November 12, 2020
Clinical Contributors to this Story
Kenneth Sable, M.D. contributes to topics such as Emergency Medicine.
COVID-19 cases are rising again in many parts of the world, with projections suggesting that more people will become infected this fall and winter.
If you have tested positive for COVID-19 – whether you experience mild symptoms, serious illness or no symptoms at all – it’s important to self-isolate, to avoid passing the virus to others. How long you should isolate varies, based on several factors that can be determined by you and your doctor.
Kenneth Sable, M.D., southern region president and emergency medicine specialist at Hackensack Meridian Health shares advice on how to isolate properly:
What to do during isolation
Because COVID-19 is contagious, and since no vaccine or treatment is available yet, isolating is one way to help stop the spread of the virus. If you test positive for COVID-19, stop going to work, running errands, interacting with friends or relatives and isolate at home.
If you test positive for COVID-19 and you live with other people, take the following steps:
- avoid all people and pets in your home as much as possible
- stay in a separate room from everyone else (such as a bedroom), including mealtimes
- use a different bathroom than everyone else, if possible
- clean the surfaces in your bedroom and bathroom daily, if you’re able to do so
- keep a window open for air circulation
- if you normally care for children or older adults, have someone else take over, if possible
- if you must interact with others, wear a mask over your nose and mouth and keep your distance
- don’t prepare food for others
When to stop isolating
To determine when to stop self-isolating, consider how COVID-19 affected you.
If you tested positive but never experienced symptoms, you may stop isolating:
- 10 days after your positive test, if you continue to remain symptom-free, OR
- if you get re-tested and have two negative tests at least 24 hours apart
If you had COVID-19 symptoms, you may stop isolating:
- 10 days after your positive test, if you haven’t had a fever for at least 24 hours (without taking fever-reducing medication) and if your symptoms are improving
- if you have a compromised immune system, your doctor may want you to isolate for longer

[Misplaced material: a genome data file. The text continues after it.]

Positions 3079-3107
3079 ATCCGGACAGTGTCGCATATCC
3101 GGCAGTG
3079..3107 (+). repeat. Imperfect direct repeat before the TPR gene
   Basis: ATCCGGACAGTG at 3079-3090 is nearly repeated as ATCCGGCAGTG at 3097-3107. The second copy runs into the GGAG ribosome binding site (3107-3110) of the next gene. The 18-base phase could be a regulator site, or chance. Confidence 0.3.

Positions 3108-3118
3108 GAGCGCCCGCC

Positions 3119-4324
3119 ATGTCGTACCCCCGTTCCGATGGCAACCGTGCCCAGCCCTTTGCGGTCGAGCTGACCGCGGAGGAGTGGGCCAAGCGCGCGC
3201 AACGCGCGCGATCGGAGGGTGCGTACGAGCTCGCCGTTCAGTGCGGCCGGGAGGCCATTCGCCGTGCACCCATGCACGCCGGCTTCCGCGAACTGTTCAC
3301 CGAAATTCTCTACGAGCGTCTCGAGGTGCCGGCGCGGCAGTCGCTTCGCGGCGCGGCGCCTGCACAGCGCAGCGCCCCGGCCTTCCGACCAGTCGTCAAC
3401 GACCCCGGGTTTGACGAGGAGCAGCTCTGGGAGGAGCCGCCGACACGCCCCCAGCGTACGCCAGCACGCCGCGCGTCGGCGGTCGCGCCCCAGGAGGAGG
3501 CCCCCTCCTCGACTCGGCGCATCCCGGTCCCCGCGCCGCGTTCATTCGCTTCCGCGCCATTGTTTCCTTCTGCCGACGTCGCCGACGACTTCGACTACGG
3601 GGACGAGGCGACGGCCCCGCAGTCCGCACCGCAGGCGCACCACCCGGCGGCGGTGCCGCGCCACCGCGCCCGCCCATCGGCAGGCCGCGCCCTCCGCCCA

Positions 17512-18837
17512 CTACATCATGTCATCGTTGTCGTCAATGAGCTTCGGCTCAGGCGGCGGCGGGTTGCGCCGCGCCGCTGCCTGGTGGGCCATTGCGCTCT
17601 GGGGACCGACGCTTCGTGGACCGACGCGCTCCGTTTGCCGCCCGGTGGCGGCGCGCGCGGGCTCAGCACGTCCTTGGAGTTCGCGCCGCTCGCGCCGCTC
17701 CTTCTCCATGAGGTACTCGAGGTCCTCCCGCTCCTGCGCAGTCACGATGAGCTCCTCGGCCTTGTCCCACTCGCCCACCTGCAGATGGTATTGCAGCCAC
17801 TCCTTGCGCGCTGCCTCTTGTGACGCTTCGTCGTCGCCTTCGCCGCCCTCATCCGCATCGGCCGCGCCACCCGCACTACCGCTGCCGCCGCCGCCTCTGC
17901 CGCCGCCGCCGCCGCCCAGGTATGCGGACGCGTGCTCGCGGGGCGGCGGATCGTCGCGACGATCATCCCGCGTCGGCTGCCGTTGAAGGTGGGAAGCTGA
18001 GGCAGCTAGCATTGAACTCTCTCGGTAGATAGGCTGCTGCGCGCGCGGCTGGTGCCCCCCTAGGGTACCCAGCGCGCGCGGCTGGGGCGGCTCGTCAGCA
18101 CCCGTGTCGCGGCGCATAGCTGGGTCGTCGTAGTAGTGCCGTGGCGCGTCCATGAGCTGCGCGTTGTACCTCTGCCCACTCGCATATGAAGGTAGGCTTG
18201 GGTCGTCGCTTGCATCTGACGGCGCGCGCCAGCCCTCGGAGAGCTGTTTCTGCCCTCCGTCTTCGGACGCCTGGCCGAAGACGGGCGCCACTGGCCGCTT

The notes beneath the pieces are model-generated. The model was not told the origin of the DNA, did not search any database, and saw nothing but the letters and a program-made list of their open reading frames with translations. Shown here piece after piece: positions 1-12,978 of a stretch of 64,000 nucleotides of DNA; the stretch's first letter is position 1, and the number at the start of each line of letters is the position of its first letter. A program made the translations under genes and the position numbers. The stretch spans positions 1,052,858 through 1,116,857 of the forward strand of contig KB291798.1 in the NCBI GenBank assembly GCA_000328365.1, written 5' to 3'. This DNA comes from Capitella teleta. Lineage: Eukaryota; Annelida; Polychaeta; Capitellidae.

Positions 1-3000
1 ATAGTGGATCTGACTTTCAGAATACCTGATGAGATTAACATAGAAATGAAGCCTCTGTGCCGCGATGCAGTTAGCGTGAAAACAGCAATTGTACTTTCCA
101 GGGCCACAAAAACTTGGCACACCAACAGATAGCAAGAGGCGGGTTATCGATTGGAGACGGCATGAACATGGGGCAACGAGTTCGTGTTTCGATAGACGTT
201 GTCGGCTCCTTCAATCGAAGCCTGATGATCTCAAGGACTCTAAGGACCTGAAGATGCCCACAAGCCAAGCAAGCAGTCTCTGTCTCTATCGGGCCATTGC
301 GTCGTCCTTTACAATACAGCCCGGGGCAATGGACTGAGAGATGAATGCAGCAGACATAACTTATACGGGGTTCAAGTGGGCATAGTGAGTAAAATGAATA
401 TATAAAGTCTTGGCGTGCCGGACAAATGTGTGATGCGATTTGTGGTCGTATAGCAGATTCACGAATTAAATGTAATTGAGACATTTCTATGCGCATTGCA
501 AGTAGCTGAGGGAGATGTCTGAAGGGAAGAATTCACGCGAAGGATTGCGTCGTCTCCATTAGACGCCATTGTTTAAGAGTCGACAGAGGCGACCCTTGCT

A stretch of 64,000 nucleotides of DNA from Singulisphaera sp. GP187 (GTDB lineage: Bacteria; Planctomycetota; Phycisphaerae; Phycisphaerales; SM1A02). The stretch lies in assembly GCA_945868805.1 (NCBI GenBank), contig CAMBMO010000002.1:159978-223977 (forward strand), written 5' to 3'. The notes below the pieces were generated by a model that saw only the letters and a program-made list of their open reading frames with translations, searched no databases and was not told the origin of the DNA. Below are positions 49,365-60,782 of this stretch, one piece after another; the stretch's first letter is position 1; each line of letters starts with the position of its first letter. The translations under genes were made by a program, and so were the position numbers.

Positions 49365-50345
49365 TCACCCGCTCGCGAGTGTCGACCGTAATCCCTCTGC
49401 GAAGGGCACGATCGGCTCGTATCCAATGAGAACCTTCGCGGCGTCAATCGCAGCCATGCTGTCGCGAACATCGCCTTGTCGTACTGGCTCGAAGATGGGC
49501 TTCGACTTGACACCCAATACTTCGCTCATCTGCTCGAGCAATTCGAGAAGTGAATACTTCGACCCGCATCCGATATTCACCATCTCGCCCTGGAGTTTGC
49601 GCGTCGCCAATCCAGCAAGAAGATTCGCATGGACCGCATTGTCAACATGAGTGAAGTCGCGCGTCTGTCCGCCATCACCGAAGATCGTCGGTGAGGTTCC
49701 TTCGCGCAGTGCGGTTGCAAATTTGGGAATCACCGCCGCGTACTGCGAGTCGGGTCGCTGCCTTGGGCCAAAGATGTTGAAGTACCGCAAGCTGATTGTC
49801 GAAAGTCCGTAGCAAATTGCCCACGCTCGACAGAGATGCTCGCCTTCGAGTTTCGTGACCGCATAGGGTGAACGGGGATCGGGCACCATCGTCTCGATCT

If you were hospitalized for COVID-19 and are sent home to recover, you may stop isolating:
- 10 to 20 days after the onset of your symptoms, unless your doctor recommends a different length of time
- if your doctor recommends COVID-19 testing, you may stop isolating sooner if you have two negative tests at least 24 hours apart
“If you lost your sense of smell or taste, it’s okay to stop isolating if your other symptoms improve and this one doesn’t, because it may take a while to recover those senses,” says Dr. Sable.
The difference between isolation and quarantine
You may be inclined to use the words “isolation” and “quarantine” interchangeably because they both refer to people staying at home, but they have different meanings.
People who self-quarantine have unknown COVID-19 status but are at risk because they’ve interacted with someone COVID-positive or traveled where COVID-19 levels are high. They can end their quarantine when they receive results of a COVID-19 test or if two weeks pass after exposure and they don’t develop symptoms.
People who self-isolate have a positive COVID-19 status. If you were quarantining and receive a positive test, your status changes from quarantining to isolating.
Overall, each person’s course with COVID-19 is different. Everyone affected should talk to their doctor about a plan that makes sense for them.
Next Steps & Resources:
- Meet our source: Kenneth Sable, M.D., MBA, FACEP
- To make an appointment with a doctor near you, call 800-822-8905 or visit our website.
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The material provided through HealthU is intended to be used as general information only and should not replace the advice of your physician. Always consult your physician for individual care.